One store on my list for Japan was Super Potato in Akihabara. Super Potato (website) is a retro games store for everything from the Famicom (NES) to some failed CD-era consoles like the PCFX. There was lots of stuff I’ve never seen in person, but two items that stuck out were the FamicomBox and Super Famicom Box by Nintendo.
But first I had to find Super Potato which was harder than expected. It’s one of those stores that are not located on the main street but rather one of the side streets. They also don’t have an open storefront. Everything’s of course written in Japanese, but once I was in front of the sign pointing to the entrance, it was obvious that I was at the right place.
Inside were shelves full of Nintendo and Sega consoles and plenty of MSX computers. While there were computers and consoles successful in both Japan and the West, many systems remained exclusive in one region or were considered mainstream in one region but not the other. Atari VCS, Intellivision and Colecovision were mainstream in the USA but quite exotic in Japan. On the other hand, MSX were very popular in Japan but virtually unheard of in the US.
My first game console was the NES in that „lovely“ VHS-recorder style grey case. I have fond memories of the pack-in title Ice Climber, Super Mario Bros. 1 and 3 and the action-adventure Faxanadu. The NES was a very dominant force in Japan and the US, but had a harder time in Europe, where parents were more sceptic about a system that could only play very expensive games.
At Super Potato, there were various systems setup for playing. One thing that stood out to me where the two Famicom boxes.
This beast is the FamicomBox, distributed in 1986 to stores in Japan. The box doesn’t look anything like the NES or the Famicom and Nintendo even decided to use the NES controllers we know outside Japan. In addition, the NES Zapper light gun is hooked up to the system. This specific system is loaded with thirteen games but has room for 15 cartridges. The FamicomBox isn’t the same as the Famicom/NES though, a special lockout chip prevents the system from taking standard Famicom cartridges.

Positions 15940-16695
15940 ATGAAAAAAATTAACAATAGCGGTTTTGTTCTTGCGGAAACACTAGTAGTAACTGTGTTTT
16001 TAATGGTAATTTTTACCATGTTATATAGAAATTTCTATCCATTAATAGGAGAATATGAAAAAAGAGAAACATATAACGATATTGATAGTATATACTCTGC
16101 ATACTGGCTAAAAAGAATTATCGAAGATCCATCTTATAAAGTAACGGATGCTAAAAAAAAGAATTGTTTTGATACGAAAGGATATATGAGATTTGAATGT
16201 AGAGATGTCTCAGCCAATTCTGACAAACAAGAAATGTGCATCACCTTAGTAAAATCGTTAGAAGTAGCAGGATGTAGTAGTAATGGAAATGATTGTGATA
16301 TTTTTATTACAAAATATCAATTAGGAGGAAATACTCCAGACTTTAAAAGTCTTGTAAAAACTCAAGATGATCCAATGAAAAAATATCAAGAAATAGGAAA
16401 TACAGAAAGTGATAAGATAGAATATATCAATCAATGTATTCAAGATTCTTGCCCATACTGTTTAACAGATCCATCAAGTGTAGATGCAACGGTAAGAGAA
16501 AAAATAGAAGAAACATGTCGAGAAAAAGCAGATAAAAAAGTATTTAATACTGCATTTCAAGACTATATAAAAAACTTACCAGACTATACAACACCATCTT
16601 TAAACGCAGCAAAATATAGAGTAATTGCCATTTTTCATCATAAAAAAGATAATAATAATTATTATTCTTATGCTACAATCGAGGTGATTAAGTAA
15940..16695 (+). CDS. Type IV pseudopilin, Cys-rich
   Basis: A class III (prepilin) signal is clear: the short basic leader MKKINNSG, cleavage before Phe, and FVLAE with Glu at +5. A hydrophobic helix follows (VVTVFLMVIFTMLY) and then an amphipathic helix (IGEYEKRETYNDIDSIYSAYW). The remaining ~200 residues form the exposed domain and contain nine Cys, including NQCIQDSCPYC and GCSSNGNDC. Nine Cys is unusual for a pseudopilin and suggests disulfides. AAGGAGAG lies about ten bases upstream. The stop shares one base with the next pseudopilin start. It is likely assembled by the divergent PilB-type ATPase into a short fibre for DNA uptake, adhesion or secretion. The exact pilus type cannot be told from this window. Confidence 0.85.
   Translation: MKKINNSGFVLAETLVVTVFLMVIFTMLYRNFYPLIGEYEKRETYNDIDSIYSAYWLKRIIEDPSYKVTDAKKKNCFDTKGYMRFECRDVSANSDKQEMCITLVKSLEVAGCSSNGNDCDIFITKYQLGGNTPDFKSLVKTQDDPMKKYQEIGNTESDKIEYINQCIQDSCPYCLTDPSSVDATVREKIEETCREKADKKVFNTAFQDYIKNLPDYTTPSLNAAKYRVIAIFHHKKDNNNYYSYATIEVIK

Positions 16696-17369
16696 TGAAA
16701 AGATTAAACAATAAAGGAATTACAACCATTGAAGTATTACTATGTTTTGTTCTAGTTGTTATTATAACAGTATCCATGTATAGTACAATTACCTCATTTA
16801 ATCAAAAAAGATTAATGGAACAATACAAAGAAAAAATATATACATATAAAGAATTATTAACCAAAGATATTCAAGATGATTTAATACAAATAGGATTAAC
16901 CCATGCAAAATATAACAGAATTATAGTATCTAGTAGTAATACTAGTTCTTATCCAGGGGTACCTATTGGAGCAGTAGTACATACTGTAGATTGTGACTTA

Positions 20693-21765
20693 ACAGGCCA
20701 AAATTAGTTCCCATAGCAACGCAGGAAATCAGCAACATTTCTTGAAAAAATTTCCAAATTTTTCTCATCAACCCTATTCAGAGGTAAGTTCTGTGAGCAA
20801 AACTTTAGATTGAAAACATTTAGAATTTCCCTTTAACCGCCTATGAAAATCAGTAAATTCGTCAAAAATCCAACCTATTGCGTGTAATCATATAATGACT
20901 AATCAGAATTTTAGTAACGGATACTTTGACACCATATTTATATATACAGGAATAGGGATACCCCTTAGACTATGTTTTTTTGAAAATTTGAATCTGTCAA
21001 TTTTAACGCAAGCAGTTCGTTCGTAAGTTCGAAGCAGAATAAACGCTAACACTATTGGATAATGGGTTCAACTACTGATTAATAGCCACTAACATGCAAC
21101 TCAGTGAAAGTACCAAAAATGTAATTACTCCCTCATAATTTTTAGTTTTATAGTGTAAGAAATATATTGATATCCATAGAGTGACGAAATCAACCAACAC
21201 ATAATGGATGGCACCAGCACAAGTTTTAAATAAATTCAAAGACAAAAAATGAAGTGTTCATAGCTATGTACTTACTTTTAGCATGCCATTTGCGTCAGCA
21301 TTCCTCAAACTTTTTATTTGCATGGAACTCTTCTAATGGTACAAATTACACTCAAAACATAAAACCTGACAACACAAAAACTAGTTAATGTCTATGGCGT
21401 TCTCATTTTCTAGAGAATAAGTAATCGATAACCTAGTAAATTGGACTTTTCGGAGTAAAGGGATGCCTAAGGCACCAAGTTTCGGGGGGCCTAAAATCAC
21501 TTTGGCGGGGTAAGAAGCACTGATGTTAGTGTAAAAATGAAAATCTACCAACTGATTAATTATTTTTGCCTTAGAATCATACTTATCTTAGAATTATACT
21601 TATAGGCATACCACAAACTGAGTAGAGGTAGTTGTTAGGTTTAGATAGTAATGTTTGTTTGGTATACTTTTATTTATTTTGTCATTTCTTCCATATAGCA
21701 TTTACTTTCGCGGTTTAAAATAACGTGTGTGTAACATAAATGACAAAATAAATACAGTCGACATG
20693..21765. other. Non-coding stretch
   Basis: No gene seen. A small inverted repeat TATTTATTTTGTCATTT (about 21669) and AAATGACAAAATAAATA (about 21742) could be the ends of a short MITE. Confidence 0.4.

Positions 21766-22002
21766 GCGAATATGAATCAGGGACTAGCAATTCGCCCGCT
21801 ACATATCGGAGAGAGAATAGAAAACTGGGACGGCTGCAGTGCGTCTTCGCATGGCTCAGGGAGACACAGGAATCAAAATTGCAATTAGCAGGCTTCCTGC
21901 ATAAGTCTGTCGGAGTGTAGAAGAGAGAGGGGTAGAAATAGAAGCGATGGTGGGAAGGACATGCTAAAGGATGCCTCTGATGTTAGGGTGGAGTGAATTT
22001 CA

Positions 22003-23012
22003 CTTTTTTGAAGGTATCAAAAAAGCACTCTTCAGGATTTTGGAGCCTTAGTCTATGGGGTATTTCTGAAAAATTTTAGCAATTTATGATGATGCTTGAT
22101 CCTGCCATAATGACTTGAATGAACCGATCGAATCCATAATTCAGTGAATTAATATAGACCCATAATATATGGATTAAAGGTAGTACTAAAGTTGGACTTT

Some FamicomBoxes even had a coin box, turning it essentially into a multi-game arcade machine. This one didn’t.
It’s interesting to look at the FamicomBox today. Back then, it made a lot of sense: Store managers don’t have to swap games and customers could play a variety of games. When I owned an NES, I relied mostly on game magazines and whether the game appealed to me. I was just lucky that my mother never had to spend money on a game that turned out to be bad.
Nintendo Super Famicom Box
Continuing where the FamicomBox ended, the Super Famicom Box does the same with the Super Nintendo (Super Famicom). Like the FamicomBox, it was available with a coin box and distributed to stores and hotels. The new box was released in 1994 and required specific cartridges. Only four were released for the system, usually containing two games each.
When I visited Super Potato, the system was loaded with two cartridges: The first features Super Mario Kart, Super Mario Collection (Super Mario All Stars) and Star Fox. The second one has a golf and a mahjong game.
PC-FX – the Box next to the Box
Next to the FamicomBox was another box with a unique design: the PC-FX. Developed as a successor to the popular PC-Engine and originally intended for release in 1992, the system ultimately went on sale in late 1994. With no dedicated hardware support for polygon-based 3D games and an already outdated hardware, it struggled to compete with the PlayStation and the switch to 3D graphics.
The system was quite good at playing full-motion video though and many games were based on anime. There’s also a lack of sequels to any great PC-Engine games. Fans of the PC-Engine had no reason to upgrade.